Introduction

All to often when people hear the word "Python" they immediately think "Giant Killer Snake", but not all pythons grow to be giant. Of the three most commonly known species of pythons, the reticulated python (Python reticulatus) is the largest reaching twenty-five plus feet. Burmese pythons (Python molurus molurus) are a bit smaller than the reticulated reaching twenty-plus feet. Unlike their relatives, the Ball python (Python regius) only grows from three to six feet long; however, they seldom reach six feet in captivity. Most are easily tamed and reluctant to bite. A small cat could deliver a much more serious bite than adult ball python.

We don't claim to be experts on Ball pythons, but we have been successful raising our six. If any of the following content helps you in caring for your own snake, please leave us a note.

Ball pythons are becoming more and more popular in the pet trade. Many are imported every year; however, captive-bred snakes are becoming increasingly more popular. Even though the petstore keeper might tell you that ball pythons are easy to care for, they can be quite a handful. If you have never owned a reptile, I would suggest a boa or cornsnake to gain experience before purchasing one. If you still have your heart set on a ball python, it would be to your advantage to learn everything you can about them before bringing one home. Learning their habits will also help when deciding on a snake to purchase. It is also a good idea to have your reptile enclosure set up and ready for your new pet before bringing them home from the petstore.



Choosing a python

When you enter the petstore to make your purchase, take notice of the cages. Generally, clean cages house healthy animals. Look at the cages closely. They should be dry and free of fecal matter (snake poop). Note: don't be fooled. If the tank is super clean with no signs of feces: ask to see the snake eat before you purchase it. In the wild, ball pythons go off feed when food is scarce. They also may not eat mice if the snake is wild caught. Ball pythons may quit eating for any number of reasons. If there is any question ask to see it eat. If the cage is clean, take a close look at the snake for visible signs of disease or parasites. The snake's mouth should be clean with a pinkish tint and no signs of mucus. Avoid snakes that have sores in their mouth. After checking the mouth, slide your fingers along the spine to check for any lumps or bumps. Look very closely at its body for any ticks or mites. Ticks can look like a scale when they're small. If you see one, there are probably more. Check closely. Mites can be even harder to see. Mites will gather around the eyes and mouth, or that may just be the easiest place to see them. They look like tiny bugs or little specks moving around on the snake. A snake with mites should be treated before the infestation worsens. Check the anal scale to be sure it lies flat against the body and there are no visible signs of crusty matter or smears of diarrhea. Finally, choose a snake that is not so shy it stays coiled up in a defensive "ball" posture the whole time you are holding it. And you don't want to start off with a snake that aggressively and repeatedly strikes at you whenever you get near its cage. I believe captive born hatchlings make the best pets.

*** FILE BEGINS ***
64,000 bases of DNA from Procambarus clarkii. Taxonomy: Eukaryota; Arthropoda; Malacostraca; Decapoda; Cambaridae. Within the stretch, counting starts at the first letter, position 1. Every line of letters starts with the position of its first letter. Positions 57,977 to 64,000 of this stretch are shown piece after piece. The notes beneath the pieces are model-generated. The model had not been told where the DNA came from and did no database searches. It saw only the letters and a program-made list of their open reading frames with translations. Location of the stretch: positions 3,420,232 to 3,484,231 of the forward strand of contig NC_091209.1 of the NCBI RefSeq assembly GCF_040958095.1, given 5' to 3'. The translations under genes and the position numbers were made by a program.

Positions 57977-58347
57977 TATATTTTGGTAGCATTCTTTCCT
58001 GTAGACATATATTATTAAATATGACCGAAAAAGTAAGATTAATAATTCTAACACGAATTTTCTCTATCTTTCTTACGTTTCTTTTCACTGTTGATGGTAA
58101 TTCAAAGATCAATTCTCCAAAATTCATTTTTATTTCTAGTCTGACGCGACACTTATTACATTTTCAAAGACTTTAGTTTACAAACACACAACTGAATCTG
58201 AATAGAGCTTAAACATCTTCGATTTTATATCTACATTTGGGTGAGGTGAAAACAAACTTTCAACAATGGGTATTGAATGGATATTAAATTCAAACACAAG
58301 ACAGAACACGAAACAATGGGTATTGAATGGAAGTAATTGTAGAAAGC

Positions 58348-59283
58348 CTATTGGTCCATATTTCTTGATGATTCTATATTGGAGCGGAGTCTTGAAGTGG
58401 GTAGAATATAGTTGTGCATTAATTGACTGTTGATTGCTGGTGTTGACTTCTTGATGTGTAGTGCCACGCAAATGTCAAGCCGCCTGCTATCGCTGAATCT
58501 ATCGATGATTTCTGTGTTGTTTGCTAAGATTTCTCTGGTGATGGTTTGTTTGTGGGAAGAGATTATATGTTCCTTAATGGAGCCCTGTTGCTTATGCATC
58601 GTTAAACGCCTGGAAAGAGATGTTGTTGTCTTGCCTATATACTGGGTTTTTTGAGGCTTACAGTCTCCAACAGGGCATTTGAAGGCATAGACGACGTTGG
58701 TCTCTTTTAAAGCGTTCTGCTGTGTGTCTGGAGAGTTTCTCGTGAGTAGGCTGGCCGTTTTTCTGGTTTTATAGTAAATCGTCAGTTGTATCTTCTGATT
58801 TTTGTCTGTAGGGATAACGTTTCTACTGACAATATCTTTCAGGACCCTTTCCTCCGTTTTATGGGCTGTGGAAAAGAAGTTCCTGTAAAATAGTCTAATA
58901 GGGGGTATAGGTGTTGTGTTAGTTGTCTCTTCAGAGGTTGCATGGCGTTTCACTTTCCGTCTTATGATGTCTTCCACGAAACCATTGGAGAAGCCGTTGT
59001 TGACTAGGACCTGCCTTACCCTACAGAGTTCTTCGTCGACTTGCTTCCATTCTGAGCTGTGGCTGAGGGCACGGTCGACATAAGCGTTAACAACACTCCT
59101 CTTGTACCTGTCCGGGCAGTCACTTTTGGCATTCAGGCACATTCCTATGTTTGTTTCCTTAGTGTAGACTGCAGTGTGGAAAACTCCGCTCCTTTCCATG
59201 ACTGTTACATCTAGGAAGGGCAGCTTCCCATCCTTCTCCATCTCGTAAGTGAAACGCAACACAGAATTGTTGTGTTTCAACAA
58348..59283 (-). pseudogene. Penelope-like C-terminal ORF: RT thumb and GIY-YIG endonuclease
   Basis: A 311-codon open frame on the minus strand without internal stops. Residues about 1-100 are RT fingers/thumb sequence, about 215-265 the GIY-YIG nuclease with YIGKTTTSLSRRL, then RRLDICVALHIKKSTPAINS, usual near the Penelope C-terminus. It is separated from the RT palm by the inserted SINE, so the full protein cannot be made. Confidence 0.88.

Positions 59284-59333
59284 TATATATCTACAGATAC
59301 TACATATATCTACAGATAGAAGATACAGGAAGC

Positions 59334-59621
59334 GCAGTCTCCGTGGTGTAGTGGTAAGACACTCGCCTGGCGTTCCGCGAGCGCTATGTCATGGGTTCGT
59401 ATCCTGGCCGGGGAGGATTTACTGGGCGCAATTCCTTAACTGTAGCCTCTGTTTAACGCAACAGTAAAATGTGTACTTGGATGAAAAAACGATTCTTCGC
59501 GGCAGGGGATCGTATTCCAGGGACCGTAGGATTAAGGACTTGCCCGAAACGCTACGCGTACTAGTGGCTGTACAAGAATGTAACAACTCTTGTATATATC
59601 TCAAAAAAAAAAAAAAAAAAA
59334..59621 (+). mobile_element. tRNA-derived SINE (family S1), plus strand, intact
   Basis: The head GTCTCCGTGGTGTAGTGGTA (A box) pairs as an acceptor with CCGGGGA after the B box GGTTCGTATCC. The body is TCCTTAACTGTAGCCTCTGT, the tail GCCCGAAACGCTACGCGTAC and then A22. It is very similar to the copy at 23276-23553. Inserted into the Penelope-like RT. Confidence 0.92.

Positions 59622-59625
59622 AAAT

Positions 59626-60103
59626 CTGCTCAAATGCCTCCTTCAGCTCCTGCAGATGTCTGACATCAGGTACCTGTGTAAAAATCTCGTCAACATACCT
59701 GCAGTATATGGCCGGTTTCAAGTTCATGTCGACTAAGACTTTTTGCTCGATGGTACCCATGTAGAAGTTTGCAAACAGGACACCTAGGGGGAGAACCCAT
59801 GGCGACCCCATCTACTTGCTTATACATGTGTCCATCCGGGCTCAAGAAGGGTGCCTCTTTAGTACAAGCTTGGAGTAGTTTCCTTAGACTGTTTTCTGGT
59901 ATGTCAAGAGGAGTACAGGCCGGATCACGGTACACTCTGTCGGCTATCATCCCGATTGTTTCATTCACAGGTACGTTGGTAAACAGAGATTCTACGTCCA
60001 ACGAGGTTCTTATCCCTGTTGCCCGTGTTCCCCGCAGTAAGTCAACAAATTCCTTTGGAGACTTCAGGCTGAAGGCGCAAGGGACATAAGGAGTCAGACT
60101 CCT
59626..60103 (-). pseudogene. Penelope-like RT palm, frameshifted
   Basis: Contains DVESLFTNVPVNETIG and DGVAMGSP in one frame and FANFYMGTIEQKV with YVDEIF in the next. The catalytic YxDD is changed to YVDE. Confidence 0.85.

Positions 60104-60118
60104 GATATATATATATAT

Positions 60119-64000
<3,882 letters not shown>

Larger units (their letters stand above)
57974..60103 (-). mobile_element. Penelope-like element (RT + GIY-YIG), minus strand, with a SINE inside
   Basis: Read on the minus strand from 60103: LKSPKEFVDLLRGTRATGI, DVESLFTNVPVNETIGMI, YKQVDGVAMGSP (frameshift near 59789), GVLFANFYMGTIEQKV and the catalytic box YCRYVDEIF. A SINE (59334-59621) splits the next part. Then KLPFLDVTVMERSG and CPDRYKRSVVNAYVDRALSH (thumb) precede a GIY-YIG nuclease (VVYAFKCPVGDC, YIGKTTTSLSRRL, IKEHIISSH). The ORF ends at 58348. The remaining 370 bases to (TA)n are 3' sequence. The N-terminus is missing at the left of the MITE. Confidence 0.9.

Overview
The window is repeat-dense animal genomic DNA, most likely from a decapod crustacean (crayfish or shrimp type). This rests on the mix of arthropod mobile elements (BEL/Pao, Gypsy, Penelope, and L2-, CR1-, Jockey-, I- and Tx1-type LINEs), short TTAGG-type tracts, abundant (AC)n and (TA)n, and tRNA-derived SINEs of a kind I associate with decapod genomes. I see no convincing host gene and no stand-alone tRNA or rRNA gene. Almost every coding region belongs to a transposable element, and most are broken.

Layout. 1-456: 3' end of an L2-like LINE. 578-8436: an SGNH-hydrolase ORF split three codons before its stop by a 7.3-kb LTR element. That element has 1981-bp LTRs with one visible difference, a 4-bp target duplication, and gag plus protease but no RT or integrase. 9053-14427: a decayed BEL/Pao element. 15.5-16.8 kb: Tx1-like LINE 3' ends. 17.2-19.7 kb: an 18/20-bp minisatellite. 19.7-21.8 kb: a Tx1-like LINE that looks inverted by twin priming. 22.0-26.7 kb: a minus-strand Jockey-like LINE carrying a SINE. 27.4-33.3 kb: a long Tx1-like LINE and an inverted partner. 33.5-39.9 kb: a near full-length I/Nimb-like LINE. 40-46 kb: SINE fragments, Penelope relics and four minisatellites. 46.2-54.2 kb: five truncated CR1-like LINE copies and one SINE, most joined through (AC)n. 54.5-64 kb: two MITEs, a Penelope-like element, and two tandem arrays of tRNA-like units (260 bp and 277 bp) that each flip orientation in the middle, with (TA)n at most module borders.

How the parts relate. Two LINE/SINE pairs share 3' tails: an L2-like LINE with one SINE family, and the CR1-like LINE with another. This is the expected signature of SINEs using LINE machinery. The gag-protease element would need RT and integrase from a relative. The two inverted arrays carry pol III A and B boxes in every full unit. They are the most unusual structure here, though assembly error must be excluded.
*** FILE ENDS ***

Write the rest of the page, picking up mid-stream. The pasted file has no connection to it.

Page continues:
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Housing